Our recurring column ‘Lest We Forget’ is devoted to revisiting albums that have been unfairly overlooked or marginalized within the broader critical and commercial context of our favorite artists’ discographies. We hope that our recollections shine a newfound light on these underappreciated gems from the past, and as always, we encourage you, our readers, to weigh in with your own perspectives and memories in the comments below.
History has not been as kind as it should be to the criminally underappreciated trio Deee-Lite. The selective memory-driven preoccupation with the massively successful single “Groove Is In the Heart” has unfortunately—and incredulously—obscured the group’s true musical legacy. Listen beyond their biggest hit and you’ll soon discover the undeniable power of their message, the vivacity of their spirit, their integral role in making New York City club culture palpable to a wider global audience, and the brilliance of their recorded repertoire.
Granted, the buoyant “Groove Is In the Heart” is a universally beloved classic, and understandably so. But Deee-Lite’s story and music do not begin and end with their most recognizable song. There’s so much more to love and revere about this genre-bending trio, and those who lazily pigeonhole them as a one-hit-wonder need to have their ears, hearts, and souls checked for signs of life.
Formed in the “original global village” of New York City in the mid-1980s, Deee-Lite was the brainchild of Kierin “Lady Miss Kier” Kirby and “Super DJ Dmitry” Brill, who a short time thereafter welcomed DJ Towa Towa (a.k.a. Towa Tei) to the group. The trio’s genesis was inspired by the dancefloor hedonism and devoted community that defined the city’s vibrant club culture, of which its founders were (and presumably, still are) avid participants and devoted purveyors.
A more uninhibited counterweight to the generally taciturn Dmitry and Towa Tei, Lady Miss Kier emerged as one of the most charismatic frontwomen in music during the early 1990s, with the soulful vocal chops and penchant for magnetic performance to match her commanding personality. Not simply the beautiful face, arresting voice, and FIT-educated fashion maven of the group, Lady Miss Kier was arguably the de facto leader of Deee-Lite, integral to the development of the trio’s career, from the studio to the stage to the media spotlight and beyond.
While Deee-Lite cultivated an embellished, unmistakably retro-inspired aesthetic, the group’s hyper-stylized flamboyance and effervescence never compromised the substance of their more contemporary and accessible—yet credible—brand of dance music. From their inception with debut album World Clique in the summer of 1990, the trio was always able to balance style and sound quite effectively, which helped them sustain their appeal among both underground club heads and mainstream pop aficionados alike. In the process, and certainly by calculated design, the group transcended musical and cultural barriers to create a loyal global following, predicated upon a shared joie de vivre.
Deee-Lite’s recording career was regrettably an ephemeral one, allegedly due to irreconcilable creative and contractual differences, both within the group and with their label Elektra Records. Despite their short-lived time spent in the limelight, the group’s three proper studio albums—including 1992’s Infinity Within and 1994’s Dewdrops in the Garden—form one of the most rewarding and uplifting 1-2-3 album punches you’ll ever hear.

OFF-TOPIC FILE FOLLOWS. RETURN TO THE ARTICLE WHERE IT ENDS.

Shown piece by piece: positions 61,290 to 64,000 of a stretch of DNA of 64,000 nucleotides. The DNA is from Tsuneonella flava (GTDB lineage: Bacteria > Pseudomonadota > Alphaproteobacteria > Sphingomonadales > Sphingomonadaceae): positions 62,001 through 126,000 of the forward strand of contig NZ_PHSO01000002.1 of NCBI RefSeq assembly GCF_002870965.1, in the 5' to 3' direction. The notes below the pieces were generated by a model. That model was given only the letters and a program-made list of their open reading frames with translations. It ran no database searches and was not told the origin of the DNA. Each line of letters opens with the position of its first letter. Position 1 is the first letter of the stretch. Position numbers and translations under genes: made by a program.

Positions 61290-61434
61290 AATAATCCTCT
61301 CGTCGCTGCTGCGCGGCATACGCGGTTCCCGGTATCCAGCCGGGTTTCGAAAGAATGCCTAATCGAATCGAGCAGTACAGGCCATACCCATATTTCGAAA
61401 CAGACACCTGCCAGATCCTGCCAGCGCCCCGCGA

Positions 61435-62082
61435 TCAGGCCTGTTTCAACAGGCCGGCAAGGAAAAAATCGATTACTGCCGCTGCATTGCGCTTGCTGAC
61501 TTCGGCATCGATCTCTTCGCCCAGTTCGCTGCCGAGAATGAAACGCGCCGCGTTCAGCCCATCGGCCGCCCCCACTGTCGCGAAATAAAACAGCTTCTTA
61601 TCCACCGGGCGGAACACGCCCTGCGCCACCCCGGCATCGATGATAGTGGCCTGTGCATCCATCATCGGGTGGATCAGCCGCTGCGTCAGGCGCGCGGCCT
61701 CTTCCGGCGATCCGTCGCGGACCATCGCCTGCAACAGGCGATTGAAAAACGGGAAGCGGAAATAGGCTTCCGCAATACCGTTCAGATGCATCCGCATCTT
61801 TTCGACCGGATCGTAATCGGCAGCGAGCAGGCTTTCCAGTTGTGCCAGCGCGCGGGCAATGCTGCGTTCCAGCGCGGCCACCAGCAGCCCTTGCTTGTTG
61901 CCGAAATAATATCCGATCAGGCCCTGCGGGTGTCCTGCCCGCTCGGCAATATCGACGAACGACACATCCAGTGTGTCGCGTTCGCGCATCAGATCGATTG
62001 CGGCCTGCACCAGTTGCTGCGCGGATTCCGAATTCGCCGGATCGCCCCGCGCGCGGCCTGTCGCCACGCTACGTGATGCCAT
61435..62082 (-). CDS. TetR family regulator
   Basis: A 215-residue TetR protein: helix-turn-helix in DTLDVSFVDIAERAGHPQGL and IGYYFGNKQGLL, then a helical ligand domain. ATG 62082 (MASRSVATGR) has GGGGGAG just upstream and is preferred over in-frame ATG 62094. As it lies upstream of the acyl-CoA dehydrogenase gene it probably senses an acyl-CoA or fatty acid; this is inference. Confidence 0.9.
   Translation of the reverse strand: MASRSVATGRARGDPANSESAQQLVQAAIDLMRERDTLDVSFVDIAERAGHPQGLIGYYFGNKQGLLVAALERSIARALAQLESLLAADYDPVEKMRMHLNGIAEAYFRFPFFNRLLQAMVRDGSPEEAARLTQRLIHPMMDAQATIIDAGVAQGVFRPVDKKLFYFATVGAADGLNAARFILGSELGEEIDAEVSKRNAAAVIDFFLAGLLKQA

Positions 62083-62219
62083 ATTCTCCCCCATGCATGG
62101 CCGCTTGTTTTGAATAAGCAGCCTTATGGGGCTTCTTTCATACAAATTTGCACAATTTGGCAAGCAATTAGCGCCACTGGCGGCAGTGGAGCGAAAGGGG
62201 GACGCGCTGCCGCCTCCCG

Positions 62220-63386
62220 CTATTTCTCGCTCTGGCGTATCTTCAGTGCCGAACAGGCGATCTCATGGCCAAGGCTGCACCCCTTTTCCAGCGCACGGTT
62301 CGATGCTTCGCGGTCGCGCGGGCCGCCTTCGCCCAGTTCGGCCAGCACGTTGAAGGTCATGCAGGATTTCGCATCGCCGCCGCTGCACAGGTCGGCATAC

The latter album, in particular, remains the unfairly neglected third child of Deee-Lite’s studio discography. Which is lamentable, considering that from beginning to end, it is their strongest effort of the three. I still vividly recall laying my ears upon Dewdrops In the Garden for the first time shortly after its release back in July 1994, courtesy of the listening station at my local Tower Records in Berkeley, California. It took just one cursory listen for my ears to register that this album was special and reinforce why I had been so smitten with Deee-Lite in the first place. Handing over fifteen bucks for the privilege of taking the disc home with me that day was one of the easiest decisions I’ve ever made.
Except for his contributions to one track (the infectious “Call Me”), original group member Towa Tei had flown solo by the time recording began, replaced by DJ Ani. But the slightly new-look trio proved none the worse for wear in his absence, musically speaking. An invigorating, vibrant homage to the dynamism of the dancefloor and arguably the greatest showcase for Lady Miss Kier’s undeniable vocal prowess, Dewdrops should be prescribed as the mood-enhancing drug of choice for those deficient in musical stimulation.
Standouts abound across the album, including the euphoric house of the soaring “Bittersweet Loving,” the propulsive “River of Freedom,” the spaced-out “Bring Me Your Love,” and the hypnotic electro-psychedelica of “Music Selector is the Soul Reflector.” Their ongoing connection to hip-hop persists here, as manifested on the beat-heavy “When You Told Me You Loved Me,” which finds Lady Miss Kier throwing lyrical darts toward a wayward lower. The back-to-back, sun-kissed soul-pop of “Picnic In the Summertime” and “Apple Juice Kissing” are unequivocal highlights, bolstered by the juxtaposition of her seductive spoken word musings and entrancing vocals.
Though admittedly beloved among Deee-Lite’s most loyal devotees, the group’s effervescent, soul-redeeming swan song of an album still warrants so much more shine than it has received to date. Not to mention that it’s begging for a vinyl reissue treatment. Hint hint. Wink wink. If you’re reading, Lady Miss Kier.